Lower threshold for drunken driving National mandate: Funding stick could prod states to stiffen blood-alcohol laws to define intoxicated driving as more than 3 or 4 drinks.

October 25, 1997

YOU'RE DRIVING on the beltway. The motorist in the next lane consumed four beers during the past hour. To paraphrase Clint Eastwood, do you feel lucky?

Amazingly, that tipsy driver may be within his legal rights in Maryland and 34 other states where a blood-alcohol concentration of .10 is the minimum to be considered drunk. In recent years, Virginia and 14 other states have stiffened their definition of intoxicated driving to .08. That's still more than four drinks for a 170-pound man on an empty stomach, more than three for a 135-pound woman.

Yet the state-by-state movement to .08 has stalled, often because lobbyists for liquor interests have successfully smothered it in the various legislatures. The liquor industry is foolish, because automobile deaths rooted in alcohol will only heap scorn on the business, but it is reflexively battling .08 laws nonetheless.

President Clinton and several lawmakers believe it is time to confront drunken driving with a national thrust, as the government is doing now to battle another killer, tobacco.

Under Senate Bill 412, authored by Sens. Frank R. Lautenberg, a New Jersey Democrat, and Michael DeWine, an Ohio Republican, transportation funds would be withheld from states without a .08 standard.

Washington took a similar stand on teen drinking and driving in 1984 -- with dramatic effect. Traffic deaths involving teen-agers and alcohol dropped nearly 60 percent between 1982, prior to the federal law, and 1996. That was twice the drop in alcohol-related traffic fatalities for the population at large.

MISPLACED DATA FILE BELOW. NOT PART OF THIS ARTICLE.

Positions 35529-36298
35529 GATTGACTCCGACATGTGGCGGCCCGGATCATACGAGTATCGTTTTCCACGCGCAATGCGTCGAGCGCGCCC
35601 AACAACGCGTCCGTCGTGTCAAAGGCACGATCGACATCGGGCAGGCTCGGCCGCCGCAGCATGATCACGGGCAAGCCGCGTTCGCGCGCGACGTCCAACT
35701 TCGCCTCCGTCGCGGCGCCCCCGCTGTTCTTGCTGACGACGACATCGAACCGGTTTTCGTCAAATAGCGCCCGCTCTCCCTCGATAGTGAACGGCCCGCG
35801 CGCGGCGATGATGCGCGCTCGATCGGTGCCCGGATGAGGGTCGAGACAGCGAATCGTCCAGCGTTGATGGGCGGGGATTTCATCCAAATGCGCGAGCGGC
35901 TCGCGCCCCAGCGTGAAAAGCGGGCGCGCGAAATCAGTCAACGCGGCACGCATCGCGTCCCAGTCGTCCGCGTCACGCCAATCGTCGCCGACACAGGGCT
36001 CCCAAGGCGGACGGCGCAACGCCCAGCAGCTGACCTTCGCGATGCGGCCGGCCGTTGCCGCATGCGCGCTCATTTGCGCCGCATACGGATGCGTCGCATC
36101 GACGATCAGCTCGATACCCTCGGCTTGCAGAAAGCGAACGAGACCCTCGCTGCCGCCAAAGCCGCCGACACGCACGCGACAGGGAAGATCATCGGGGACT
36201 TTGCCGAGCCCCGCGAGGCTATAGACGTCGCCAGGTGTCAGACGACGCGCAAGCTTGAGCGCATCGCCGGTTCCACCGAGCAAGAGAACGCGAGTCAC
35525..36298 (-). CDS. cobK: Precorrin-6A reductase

There was also a 25 percent drop in surveys of teens who described themselves as heavy drinkers, suggesting that the force of law nudges people to drink more responsibly. That's a critical and little recognized benefit of a .08 law. In fact, states that switched to .08 recorded an 18 percent decline in fatal crashes involving drivers with blood-alcohol rates of .15.

Medical researchers estimate 600 lives would be saved a year with a .08 law. That has been the experience in other nations with stricter standards than ours, including wine-rich France and Japan, which has fewer drunken driving deaths than Maryland alone (475 vs. 671). Even in the U.S., though, the public isn't as willing to wink at tipsy drivers as it was years ago, after hearing of or being hurt by the deaths of individuals, of families, even a princess.

Four drinks in one state make you no less drunk than four drinks in another. The abundant evidence justifies a national response.

Pub Date: 10/25/97

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